2018-2019 Colloquium Schedule

Fall 2018

Variations on Kuratowski’s 14-set theorem

  • Speaker: David Sherman (University of Virginia)
  • November 14th at 4:00 pm in Chavis Hall 105
  • Refreshments at 3:40 pm in Chavis Hall foyer
  • Abstract: Kuratowski’s 14-set theorem from 1920 says that in a topological space, the maximal number of distinct sets that can be generated from a fixed set by taking closures and complements (in any order) is 14.  I’ll present this — the proof is surprisingly simple — and some variations that I published in the American Mathematical Monthly a few years ago.  Although the topic is “point-set topology,” the methods are algebraic, with cameos by logicians and an obsessed trucker.  I will start at the beginning, explaining basic topological notions for the real line.  

Knots vs. Graphs: An Epic Tale of Survival

  • Speaker: Hugh Howards (Wake Forest University)
  • November 1st at 4:00 pm in Robinson Hall 105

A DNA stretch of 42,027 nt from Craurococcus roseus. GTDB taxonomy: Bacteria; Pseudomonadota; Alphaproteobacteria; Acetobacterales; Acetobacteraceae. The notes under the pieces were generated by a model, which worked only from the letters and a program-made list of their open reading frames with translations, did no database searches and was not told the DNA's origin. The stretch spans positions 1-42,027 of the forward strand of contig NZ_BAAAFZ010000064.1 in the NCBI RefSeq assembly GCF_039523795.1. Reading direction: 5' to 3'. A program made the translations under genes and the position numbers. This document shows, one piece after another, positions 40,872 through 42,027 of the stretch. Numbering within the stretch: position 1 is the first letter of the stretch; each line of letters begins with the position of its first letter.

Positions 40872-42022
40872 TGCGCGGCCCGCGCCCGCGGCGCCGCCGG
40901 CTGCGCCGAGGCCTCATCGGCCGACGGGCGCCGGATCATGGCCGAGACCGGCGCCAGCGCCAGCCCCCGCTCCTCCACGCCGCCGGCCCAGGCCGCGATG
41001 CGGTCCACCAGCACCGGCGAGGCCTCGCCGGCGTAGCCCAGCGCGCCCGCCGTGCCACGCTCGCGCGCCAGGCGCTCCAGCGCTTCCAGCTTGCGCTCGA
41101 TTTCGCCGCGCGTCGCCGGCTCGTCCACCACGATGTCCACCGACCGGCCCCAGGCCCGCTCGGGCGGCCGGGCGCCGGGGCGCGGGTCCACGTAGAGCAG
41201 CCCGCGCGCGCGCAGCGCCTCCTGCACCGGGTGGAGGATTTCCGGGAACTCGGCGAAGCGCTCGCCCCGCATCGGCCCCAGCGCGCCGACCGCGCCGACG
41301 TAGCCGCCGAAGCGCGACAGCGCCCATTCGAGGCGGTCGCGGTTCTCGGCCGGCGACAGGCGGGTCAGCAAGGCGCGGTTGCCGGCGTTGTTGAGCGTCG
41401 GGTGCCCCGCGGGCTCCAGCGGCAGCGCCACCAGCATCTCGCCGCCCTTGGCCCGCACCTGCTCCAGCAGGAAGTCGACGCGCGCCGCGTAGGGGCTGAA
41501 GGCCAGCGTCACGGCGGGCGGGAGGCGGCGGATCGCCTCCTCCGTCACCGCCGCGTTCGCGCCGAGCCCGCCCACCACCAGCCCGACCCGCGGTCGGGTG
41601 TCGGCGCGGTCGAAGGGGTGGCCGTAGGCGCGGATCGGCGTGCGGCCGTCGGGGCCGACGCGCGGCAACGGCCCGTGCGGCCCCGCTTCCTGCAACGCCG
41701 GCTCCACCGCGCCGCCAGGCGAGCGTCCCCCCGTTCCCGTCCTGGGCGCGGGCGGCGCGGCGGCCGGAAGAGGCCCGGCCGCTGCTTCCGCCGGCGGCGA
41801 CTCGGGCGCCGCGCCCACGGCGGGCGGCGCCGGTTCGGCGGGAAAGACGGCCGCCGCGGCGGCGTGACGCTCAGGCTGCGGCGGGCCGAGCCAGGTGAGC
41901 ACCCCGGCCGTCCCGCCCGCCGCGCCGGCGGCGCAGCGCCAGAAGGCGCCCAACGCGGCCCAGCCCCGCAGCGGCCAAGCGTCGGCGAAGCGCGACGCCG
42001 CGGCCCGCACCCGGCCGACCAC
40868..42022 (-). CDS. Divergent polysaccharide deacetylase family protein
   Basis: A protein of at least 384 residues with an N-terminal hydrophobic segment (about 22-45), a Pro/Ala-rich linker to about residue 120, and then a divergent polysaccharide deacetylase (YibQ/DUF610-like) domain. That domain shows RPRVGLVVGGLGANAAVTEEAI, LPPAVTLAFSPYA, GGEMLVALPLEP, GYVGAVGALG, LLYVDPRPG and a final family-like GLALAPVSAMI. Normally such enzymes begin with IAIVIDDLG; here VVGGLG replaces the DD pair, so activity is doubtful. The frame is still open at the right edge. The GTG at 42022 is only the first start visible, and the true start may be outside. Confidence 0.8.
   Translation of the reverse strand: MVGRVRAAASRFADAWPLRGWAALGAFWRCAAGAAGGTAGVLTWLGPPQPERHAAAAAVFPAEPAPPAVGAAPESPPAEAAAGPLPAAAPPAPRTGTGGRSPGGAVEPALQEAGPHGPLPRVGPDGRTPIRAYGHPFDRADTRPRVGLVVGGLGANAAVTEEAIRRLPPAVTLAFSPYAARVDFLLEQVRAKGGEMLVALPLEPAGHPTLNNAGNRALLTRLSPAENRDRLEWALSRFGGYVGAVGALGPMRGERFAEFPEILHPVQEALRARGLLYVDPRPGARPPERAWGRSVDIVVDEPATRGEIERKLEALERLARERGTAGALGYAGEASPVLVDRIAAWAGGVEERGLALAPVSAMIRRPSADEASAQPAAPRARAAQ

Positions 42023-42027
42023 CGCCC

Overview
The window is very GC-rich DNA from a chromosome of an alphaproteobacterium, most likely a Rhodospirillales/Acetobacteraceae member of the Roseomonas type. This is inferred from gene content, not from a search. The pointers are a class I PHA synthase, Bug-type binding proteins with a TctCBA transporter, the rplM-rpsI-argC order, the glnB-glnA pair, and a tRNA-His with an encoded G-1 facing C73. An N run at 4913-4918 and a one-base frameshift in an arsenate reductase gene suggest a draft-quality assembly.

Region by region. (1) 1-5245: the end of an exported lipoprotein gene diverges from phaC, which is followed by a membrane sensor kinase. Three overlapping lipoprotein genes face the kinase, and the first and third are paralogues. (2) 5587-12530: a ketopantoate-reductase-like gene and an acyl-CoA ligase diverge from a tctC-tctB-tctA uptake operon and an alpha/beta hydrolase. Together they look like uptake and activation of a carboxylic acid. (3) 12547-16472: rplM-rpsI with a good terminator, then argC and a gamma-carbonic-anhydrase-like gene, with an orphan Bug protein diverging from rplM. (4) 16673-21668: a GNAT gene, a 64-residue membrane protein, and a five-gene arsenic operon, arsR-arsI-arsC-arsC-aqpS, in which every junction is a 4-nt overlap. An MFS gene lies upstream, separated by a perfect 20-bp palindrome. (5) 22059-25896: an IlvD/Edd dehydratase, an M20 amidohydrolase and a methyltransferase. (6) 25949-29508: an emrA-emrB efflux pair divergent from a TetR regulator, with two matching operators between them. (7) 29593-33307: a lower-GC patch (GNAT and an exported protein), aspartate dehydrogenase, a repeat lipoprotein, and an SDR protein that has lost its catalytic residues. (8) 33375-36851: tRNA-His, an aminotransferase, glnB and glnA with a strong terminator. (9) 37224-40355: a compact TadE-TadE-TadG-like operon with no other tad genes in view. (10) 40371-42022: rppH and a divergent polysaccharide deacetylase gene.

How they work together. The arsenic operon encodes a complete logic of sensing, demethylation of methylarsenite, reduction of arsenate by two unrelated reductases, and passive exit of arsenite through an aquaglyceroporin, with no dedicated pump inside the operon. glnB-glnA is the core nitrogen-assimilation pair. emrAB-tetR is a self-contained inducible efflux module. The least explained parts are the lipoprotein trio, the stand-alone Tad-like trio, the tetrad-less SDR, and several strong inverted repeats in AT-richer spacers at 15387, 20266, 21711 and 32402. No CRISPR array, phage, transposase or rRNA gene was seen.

• Refreshments at 3:40 pm in Robinson Hall foyer
  • Abstract: A famous old result says that the complete graph on 5 vertices (5 vertices with edges running between every pair of vertices) cannot be drawn in the plane without edges crossing. Conway and Gordon asked the related question of when you can expect to find a knot or link in a graph. Their paper has inspired a huge quantity of student research over the last 20 years. We will look at a new twist that Howards and his student Natalie Rich came up with springing from Conway and Gordon's beautiful result.

What we still don't know about addition and multiplication.

  • Speaker: Carl Pomerance (Dartmouth College)
  • October 9th at 4:00 pm in Robinson Hall 105
  • Refreshments at 3:40 pm in Robinson Hall foyer
  • Abstract: How could there be something we don’t know about arithmetic? It would seem that subject was sewn up in third grade. But here’s a problem: What is the most efficient method for multiplication? No one knows.  And here is another: How many different numbers appear in a large multiplication table?  There are many more such problems, largely unsolved, and for which we could use some help!

What We Did Last Summer (Parents and Family Weekend Event)

  • Speakers: W&L Math students: Max Masaitis, Isabell Russell, Corinne Joireman, Allison Young and Phuong Mai
  • September 28th at 4:00 pm in Robinson Hall 105
  • Refreshments at 3:40 pm in Robinson Hall foyer
  • Abstract: The students will talk about their summer research on one-dimensional packing and covering, claw-free Steinhaus graphs, and the mathematics of tie knots.